Apple iOS chief Craig Federighi on Wednesday said that forcing the company to allow the sideloading of apps would make users vulnerable to malware, data theft and privacy violations from the likes of Facebook.
During a speech at a European tech conference, Federighi compared the European Commission's proposed digital competition rules, which would put in place some requirements to allow users to download apps from the internet or third-party app stores, to a town mandating easy entry into homes during an uptick in burglaries.
"In the noble pursuit of, say, more optimized package delivery, your town requires everyone to build an always-unlocked side door on the ground floor of their homes," he said. "The safe house that you chose now has a fatal flaw."
The company has previously pushed back on the proposed rules, which would require sideloading while making exceptions for "proportionate measures" to preserve hardware and operating systems, even as the company faces a series of international proposals and lawsuits, some of which seek sideloading for Apple's App Store.
Yet Federighi went further on Wednesday: He said "attackers are virtually dressing up as mailmen, building tunnels underground and trying to scale your backyard walls with grappling hooks." He also suggested Google's Android, which allows some sideloading, is vastly less safe than iOS, and warned about phony app stores and the unscrupulous data practices of "a social networking app that your friends are all on."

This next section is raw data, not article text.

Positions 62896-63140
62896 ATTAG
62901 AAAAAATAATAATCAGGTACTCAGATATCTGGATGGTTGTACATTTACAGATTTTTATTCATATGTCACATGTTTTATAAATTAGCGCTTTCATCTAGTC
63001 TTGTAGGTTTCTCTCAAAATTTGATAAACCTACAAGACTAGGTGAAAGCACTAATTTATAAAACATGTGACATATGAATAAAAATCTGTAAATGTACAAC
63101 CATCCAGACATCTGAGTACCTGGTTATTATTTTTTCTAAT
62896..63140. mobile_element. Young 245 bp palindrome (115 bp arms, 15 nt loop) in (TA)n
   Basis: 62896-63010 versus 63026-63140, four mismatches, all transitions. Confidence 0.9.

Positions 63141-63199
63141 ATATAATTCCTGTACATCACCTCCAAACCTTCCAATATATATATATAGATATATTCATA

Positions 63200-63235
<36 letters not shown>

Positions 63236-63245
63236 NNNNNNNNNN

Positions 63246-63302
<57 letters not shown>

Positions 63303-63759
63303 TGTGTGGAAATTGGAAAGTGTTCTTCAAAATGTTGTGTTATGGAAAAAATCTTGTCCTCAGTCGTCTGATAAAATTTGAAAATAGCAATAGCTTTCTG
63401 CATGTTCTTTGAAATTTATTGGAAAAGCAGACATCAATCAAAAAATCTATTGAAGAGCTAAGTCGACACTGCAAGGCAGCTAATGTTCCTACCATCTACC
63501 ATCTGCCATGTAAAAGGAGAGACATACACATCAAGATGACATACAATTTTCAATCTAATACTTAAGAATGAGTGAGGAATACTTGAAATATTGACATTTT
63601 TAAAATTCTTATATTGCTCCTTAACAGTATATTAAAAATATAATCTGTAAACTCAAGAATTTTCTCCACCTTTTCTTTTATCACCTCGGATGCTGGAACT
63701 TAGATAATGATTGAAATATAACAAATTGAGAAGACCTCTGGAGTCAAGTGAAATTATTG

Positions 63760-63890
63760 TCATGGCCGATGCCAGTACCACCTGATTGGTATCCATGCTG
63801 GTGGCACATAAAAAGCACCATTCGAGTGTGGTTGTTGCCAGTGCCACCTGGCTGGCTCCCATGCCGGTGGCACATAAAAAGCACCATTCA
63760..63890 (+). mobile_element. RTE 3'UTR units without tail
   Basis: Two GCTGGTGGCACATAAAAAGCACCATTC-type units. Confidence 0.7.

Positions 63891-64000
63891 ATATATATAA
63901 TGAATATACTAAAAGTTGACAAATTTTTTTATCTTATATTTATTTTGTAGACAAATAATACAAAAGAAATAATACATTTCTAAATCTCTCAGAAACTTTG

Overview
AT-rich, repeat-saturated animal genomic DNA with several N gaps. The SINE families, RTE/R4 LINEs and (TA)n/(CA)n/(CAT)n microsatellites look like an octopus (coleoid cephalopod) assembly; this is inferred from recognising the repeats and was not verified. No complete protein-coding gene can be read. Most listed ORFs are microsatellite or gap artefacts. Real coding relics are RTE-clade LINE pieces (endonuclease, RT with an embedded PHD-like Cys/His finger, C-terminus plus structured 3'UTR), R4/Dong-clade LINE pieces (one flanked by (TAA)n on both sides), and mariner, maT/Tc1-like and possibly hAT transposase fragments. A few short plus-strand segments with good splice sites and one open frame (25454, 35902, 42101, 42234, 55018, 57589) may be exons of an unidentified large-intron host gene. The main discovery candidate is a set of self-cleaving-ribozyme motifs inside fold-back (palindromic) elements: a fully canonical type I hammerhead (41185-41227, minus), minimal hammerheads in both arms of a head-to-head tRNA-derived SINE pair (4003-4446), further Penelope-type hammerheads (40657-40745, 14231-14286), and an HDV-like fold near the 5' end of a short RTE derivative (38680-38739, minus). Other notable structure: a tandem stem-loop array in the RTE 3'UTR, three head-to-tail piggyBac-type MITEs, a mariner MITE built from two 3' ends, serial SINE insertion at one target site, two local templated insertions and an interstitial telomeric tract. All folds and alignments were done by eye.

Apple has spent recent years in a feud with Facebook, the world's largest social networking site, and the conflict got particularly hot earlier this year when Apple allowed users to opt out when Facebook and other apps want to track them across the iPhone.
Without naming the company, Federighi suggested the tension between the two companies could become a core of Apple's defense against a range of potential competition measures. He said that allowing sideloading would mean this hypothetical app would lower its privacy standards and risk getting booted out of the App Store because it knows users could still download the social media company's mobile software.
"Some social networking apps will probably try to avoid the pesky privacy protections of the App Store," he said. "Privacy features that go beyond the bare minimum legal standards — the ones that users truly rely on to keep their information safe — well, these would no longer exist for these apps."